I was using the forms at http://www.usatf.org/usatf/fil...d5d-58ee97c196bb.pdf to create a calibration course.

The temperature corretion formula is:
correction factor = ((temp - 68) x .00000645) + 1

then multiply that by your avg raw measurement.

I understand this is correct if your measuring the distance between A and B but when your just measuring out 1000' it seems like it's backwards.

If the tape is hotter than 68 you will actually measure more than 1000' and the correction should actually make it smaller.

When it's colder your measurement will actually be less than 1000' and your correction should make your measurement longer.

I really don't see how if a 1000' tape expands to 1000.5 then you should add .5 to your measurment. Then it would be 1001 not 1000.

Thanks,
Brian
Original Post

Brian,

Here’s an example:

For 1000 feet you lay out ten lengths of 100 feet each at 80F. The second raw measurement is 999.98 feet. Average raw measurement is 999.99 feet.

The correction factor is .00000645*(80-68) +1 = 1.0000774.

The corrected length of the measurement is 1.0000774*999.99 = 1000.067 feet

The layout should be shortened by 0.067 feet for an even 1000 foot cal course.

Or,

You lay out ten lengths of 100 feet at 60 F. The second raw measurement is 999.98 feet. Average raw raw measurement is 999.99 feet.

The correction factor is .00000645*(60-68) +1 = 0.9999484

The corrected length of the measurement is 0.9999484*999.99 = 999.938 feet

The layout should be lengthened by 1000-999.938 = 0.062 feet for an even 1000 feet.

There is no way a steel-taped 1000 foot measurement could become 1000.5 this side of hell. The corrected length would indeed be 1001 if we rounded off to the nearest foot, but we round off to the 0.01 or .001 feet. The rounded length in this case would be 1000.50 feet.

Do not round off anything until you have calculated the corrected length. Then you can round off to the nearest 0.001 foot and move the mark to locate the desired 1000.000 feet.
Brian,
When it is hotter than 68 degrees you are lengthening your MEASUREMENT of the course, not lengthening the course. The final result of this is that you will be shortening your course on a hot day, as shown in Pete's example.

The way I keep this straight in my head is by considering a ridiculously exaggerated situation. Assume it is so hot that the tape stretches 100%. If points A and B are truly 1000' feet apart, your hot tape is going to tell you they are 500' apart, right? And 2 points that your hot tape tells you are 1000' feet apart are actually 2000' apart.
I should have stated but I was just using 1000.5 as an exaggerated simple example. What your saying makes sense to me now. The confusion I had was from the wording "corrected measurement" on the form. I thought that's what the correct measurement should be. But it's really calculating you what you actually measured and you need to adjust from that.

Thanks for the help.
I'm glad to see that I'm not the only one who has to think this through each time just to make sure!
Brian's comment is correct as the final adjustment is the actual measured distance. As an example, on a day when the temperature exceeds 68 degrees the course measurement would be longer(you would use the correction factor, which is greater than "1" making the course longer).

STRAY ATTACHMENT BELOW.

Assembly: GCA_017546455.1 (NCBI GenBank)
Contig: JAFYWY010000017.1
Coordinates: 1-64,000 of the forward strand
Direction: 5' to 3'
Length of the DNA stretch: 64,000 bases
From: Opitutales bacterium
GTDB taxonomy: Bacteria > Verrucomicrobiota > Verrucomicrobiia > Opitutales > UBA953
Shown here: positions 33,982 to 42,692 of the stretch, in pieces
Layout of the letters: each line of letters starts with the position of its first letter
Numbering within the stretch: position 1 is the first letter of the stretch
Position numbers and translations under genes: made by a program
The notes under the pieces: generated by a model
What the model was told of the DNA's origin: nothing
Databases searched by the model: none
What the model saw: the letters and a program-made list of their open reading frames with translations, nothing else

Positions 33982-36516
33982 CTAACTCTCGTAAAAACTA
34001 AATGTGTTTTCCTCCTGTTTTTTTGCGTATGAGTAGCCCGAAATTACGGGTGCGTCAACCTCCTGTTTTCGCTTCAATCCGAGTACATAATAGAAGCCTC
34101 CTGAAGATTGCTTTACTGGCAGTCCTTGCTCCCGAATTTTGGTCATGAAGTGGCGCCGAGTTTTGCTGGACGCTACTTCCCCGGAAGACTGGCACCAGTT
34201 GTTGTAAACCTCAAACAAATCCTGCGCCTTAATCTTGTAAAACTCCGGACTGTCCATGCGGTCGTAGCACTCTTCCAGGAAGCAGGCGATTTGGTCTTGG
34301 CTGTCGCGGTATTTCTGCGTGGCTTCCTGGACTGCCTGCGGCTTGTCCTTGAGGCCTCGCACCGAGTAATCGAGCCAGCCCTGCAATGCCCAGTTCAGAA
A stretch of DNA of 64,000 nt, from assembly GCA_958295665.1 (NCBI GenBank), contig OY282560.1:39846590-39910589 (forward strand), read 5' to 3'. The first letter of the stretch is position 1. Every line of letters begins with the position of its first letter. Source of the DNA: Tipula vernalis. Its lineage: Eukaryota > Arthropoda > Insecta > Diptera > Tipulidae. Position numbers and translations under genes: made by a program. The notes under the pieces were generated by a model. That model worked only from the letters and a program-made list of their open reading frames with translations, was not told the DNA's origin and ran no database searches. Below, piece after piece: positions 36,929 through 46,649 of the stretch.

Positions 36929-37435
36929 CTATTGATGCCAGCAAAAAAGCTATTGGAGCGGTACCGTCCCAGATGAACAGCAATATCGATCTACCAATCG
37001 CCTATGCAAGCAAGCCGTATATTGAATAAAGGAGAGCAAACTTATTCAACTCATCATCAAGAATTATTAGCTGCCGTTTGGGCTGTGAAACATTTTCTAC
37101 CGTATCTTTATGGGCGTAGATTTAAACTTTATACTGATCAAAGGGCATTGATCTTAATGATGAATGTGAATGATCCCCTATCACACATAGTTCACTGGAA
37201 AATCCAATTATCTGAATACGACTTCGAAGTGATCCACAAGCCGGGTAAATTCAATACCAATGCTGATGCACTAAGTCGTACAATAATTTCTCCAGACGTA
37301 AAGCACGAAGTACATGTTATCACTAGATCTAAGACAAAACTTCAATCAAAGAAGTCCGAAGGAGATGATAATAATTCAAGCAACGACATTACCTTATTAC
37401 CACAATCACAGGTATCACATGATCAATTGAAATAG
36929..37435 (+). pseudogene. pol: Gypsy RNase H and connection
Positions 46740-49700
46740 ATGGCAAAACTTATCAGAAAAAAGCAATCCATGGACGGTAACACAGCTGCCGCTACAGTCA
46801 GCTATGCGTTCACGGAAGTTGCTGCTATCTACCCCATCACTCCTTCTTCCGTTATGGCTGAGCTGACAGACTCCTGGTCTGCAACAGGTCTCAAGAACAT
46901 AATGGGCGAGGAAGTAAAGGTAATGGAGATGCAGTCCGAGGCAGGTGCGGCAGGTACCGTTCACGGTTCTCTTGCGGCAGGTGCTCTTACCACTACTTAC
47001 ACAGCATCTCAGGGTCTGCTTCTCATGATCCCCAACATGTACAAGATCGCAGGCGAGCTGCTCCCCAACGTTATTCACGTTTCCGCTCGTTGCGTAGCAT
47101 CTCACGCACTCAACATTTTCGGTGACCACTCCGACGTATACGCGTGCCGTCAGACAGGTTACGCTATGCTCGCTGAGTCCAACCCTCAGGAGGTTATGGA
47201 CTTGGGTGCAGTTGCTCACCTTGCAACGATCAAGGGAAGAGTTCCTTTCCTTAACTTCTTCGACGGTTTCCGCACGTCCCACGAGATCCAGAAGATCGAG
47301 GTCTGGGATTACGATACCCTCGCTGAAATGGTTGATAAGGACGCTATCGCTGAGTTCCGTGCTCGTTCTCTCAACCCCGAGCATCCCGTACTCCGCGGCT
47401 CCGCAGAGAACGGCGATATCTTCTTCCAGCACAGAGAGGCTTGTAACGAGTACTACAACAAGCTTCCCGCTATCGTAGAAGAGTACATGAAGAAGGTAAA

Brian, maybe the easiest way to remember this is: cold tape = cal course is too short, add to adjust (according to the chart); hot tape, cal course is too long, subtract to adjust. Obviously the amount added or subtracted is small. Whatever difference there might be between an unadjusted "100 meter" cal course and a cal course of exactly 100 meters, when multiplied out over a course measurement,could begin to make a material error in the course measurement.
Over the weekend I re-measured a half mile calibration course (Mount Trashmore in Virginia Beach) because I thought my counts were coming out a little high. Result: 2640.952 feet. Not a lot but that extra almost-foot made a noticeable difference in the measuring job at hand, as Manny Cordero and I were measuring a marathon and half marathon in Norfolk. Temperature adjustments were 0.5 and 0.3 feet for two measurements (much hotter for first measurement).

We also measured a 300 meter calibration course which is way quicker to use. But I will also certify the half mile course since we measured it. We did NOT put a new nail at what we think is exactly a half mile-- that could get kind of confusing I thought.

Now should I call this cal course Mount Trashmore Half Mile or Mount Trashmore "Half Mile"? (This relates to another thread about names of races). Either way I will put the measured distance in feet and meters in a prominent position on the map. Right now I'm thinking "Mount Trashmore Half Mile".
Why not "Mount Trashmore Calibration Course?" As you say, the distance will be shown elsewhere on the map.
Well that's a good idea but my hesitation is that there are now two Mt T cal courses, one is 300 m and one is 2640.952 feet. But I guess if the distance is shown it shouldn't be a big problem.
For clarity, I would name the courses "Mount Trashmore 300 meter", and "Mount Trashmore 'Half-mile' cal course". Good differentiation in the listings of courses.
A long time back I let Lotus 123 ( I said a long time back!) to generate a table for 1000 foot calibration adjustments.
It works great for setting cal courses away from home.
I make this available to new measurers since it is a lot handier than trying to calculate the temperature correction sitting at a park bench.
As a reminder I added the notation "add length when temp is below 68F, Deduct when above 68F.
I believe John Disley & Pete Riegel put a similar chart in the IAAF Measurement Manual for metric calibration courses

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